The entire last week at the Village Free School was a series of activities, partly to send the year off with a bang, and partly I think to compensate for the fact that the school, living as it is in rented space, needed to be entirely packed up for the summer by the last day and therefore became increasingly barren of materials as the week went on. On Tuesday our vehicle joined a small caravan headed to a llama farm, where we got to feed and pet llamas and watch (from a distance) a new baby llama. The baby was adorable; the other llamas were cautiously friendly; and Mica, who is fascinated at this age with the concept of other creatures, went absolutely nuts whenever we got close to a llama. Waving her arms and bouncing in her sling and laughing excitedly… It’s a good thing these were pretty laid-back llamas.
Wednesday the school had rented an inflatable obstacle course, which was set up in the parking lot outside the building. “I’d hate for other schools to feel bad about themselves,” I heard someone say as we watched the course being inflated, “but free school rocks.” The entire school was lined up when the course opened, cheering on each person who went in. Nathan and Ryan were a little hesitant about joining in during the initial mob, but after the first rush, activity slowed down and mostly centered around the younger kids, and they both got in a bunch of runs. Meanwhile I set up a suminigashi station in another area. At first business was slow, but as people got their fill of the obstacle course a few of them wandered over to try it out. Probably only half a dozen kids really got into it, but it was fun to watch them work on it.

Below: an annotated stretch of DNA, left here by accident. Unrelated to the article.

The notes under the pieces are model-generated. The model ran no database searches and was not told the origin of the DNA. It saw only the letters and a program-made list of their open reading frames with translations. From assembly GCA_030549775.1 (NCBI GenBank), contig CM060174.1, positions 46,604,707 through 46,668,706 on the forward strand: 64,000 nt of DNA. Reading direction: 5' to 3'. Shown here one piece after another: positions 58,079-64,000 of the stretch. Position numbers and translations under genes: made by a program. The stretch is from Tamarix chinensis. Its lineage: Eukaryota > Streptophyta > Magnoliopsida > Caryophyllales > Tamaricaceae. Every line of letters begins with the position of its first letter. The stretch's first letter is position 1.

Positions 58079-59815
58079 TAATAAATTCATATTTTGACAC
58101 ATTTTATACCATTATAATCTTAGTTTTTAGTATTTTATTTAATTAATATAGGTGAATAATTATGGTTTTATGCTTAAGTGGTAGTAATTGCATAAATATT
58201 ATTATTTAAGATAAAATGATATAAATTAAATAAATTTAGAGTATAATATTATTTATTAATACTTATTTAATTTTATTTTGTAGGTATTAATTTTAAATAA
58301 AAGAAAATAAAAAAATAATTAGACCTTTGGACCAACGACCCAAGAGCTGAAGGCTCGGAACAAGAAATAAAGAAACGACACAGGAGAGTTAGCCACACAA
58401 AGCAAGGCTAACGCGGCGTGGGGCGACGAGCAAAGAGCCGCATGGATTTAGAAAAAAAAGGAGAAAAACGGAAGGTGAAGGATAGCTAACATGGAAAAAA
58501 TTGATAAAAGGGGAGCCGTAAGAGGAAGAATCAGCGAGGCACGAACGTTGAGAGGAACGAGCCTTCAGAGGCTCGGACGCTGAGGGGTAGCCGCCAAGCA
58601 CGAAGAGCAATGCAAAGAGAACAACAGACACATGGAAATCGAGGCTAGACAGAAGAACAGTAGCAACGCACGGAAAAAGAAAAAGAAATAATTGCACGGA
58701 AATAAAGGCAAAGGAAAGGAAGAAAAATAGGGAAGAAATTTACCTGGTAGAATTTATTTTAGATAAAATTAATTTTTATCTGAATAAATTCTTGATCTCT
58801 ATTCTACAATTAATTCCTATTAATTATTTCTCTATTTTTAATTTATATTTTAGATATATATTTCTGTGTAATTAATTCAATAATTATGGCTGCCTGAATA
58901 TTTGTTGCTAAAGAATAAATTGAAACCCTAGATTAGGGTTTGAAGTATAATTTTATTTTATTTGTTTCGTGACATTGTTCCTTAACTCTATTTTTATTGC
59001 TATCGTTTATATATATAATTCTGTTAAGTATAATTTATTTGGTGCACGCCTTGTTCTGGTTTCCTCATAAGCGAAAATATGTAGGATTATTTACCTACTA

My boys declined heading to the coast with the school on Thursday, which I thought was sort of insane, but they were adamant. Probably they’d have gone if I’d gone with them, but I wasn’t quite up for that long of a drive with Mica. But on Friday we finished out the year with one last day at the school. I offered a tie-dye activity which probably fifteen to twenty people took me up on, and which went very well despite Mica’s help. Crucially, several other adults stepped in to help with things, and I also had the chance to appreciate how willing the students were to take charge of certain aspects. With my hands often full of baby, I had good reason to demo things and then let a student or two become the local experts on that technique. I definitely counted it as a success, especially since several kids told me that want me to repeat it sometime, maybe at the back-to-school camp out in fall.
And with that, our schedule has shifted. Two days a week at VFS seemed to fill up our time disproportionately; now I have the blank slate of summer to work with, and it feels wide open and full of possibilities.